Thailand’s consumer inflation growth fell to its lowest level in 21 months in May due to lower energy and food prices and the high comparative base from last year, official data showed on Tuesday.
The country’s consumer price index (CPI), a key indicator of inflation, slowed for the fifth straight month to 0.53 percent year on year in May, down sharply from a 2.67 percent increase in the previous month, according to the Ministry of Commerce.
The May inflation growth remained within Bank of Thailand’s (BOT) target range of 1 percent to 3 percent for the third consecutive month.
The core CPI, which excludes raw food and energy prices, recorded its softest growth since January 2022, with a year-on-year increase of 1.55 percent, down from a 1.66 percent increase a month earlier.
The commerce ministry expects annual headline inflation will decline further, possibly shrink in June, helped by lower energy prices compared to the previous year and the government’s measures to support living expenses, said Wichanun Niwatjinda, deputy director-general of the ministry’s Trade Policy and Strategy Office.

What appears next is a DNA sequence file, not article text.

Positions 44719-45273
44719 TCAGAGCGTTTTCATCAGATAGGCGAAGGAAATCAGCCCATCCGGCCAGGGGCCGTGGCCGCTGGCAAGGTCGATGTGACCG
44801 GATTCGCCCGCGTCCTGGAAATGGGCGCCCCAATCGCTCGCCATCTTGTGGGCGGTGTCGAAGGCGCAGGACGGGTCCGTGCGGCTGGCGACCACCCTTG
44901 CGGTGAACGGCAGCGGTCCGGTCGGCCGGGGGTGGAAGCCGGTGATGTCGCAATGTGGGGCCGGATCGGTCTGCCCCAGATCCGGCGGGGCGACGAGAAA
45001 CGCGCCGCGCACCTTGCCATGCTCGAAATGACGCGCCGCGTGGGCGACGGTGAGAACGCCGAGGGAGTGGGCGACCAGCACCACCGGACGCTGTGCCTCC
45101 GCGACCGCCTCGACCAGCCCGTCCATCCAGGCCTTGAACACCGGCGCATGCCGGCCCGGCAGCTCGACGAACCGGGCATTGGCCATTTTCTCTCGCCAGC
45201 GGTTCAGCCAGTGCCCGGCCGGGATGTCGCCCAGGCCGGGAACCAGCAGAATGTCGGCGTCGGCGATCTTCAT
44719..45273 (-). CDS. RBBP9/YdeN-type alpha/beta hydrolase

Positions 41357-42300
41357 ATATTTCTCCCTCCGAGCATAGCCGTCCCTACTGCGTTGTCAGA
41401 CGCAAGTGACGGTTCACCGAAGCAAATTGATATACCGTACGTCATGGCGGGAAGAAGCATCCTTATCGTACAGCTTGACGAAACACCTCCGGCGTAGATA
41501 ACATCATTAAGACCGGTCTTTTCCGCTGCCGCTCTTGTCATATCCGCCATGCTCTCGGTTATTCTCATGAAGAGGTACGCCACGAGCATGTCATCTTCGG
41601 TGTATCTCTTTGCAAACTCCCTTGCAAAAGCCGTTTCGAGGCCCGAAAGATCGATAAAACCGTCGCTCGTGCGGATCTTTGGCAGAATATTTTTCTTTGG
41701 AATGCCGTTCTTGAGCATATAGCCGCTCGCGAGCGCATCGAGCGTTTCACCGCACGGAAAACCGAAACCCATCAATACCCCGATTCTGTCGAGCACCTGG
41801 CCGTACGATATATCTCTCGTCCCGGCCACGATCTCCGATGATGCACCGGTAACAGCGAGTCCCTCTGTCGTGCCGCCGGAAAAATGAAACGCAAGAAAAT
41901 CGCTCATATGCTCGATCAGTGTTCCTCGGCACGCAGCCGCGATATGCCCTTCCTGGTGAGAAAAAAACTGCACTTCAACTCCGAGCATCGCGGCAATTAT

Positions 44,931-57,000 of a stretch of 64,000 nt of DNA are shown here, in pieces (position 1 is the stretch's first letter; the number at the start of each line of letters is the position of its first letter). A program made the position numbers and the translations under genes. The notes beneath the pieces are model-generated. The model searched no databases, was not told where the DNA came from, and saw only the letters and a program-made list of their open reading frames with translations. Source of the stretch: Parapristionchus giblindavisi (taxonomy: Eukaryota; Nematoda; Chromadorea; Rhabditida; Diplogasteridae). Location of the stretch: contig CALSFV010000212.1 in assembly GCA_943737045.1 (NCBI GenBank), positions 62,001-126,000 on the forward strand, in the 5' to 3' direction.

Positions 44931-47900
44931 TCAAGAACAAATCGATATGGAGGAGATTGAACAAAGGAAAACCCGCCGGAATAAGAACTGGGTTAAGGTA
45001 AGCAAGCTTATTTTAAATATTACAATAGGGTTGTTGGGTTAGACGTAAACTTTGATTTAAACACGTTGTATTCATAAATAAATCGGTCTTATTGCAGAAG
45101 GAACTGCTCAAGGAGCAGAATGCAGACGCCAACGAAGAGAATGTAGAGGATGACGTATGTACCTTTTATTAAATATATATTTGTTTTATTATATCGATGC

However, factors such as climate variability, demand recovery, and high production costs could have a negative impact on inflation expectations, Wichanun told a news conference.
“The inflation growth could range around 1 percent in the second quarter of the year before further decline in the third and fourth quarters,” he added.
The commerce ministry maintained its inflation growth forecast to a range between 1.7 percent and 2.7 percent this year and will review the projection next month.
Last week, the central bank BOT raised its policy interest rate by another 0.25 percentage points to 2.00 percent in an effort to ease inflation.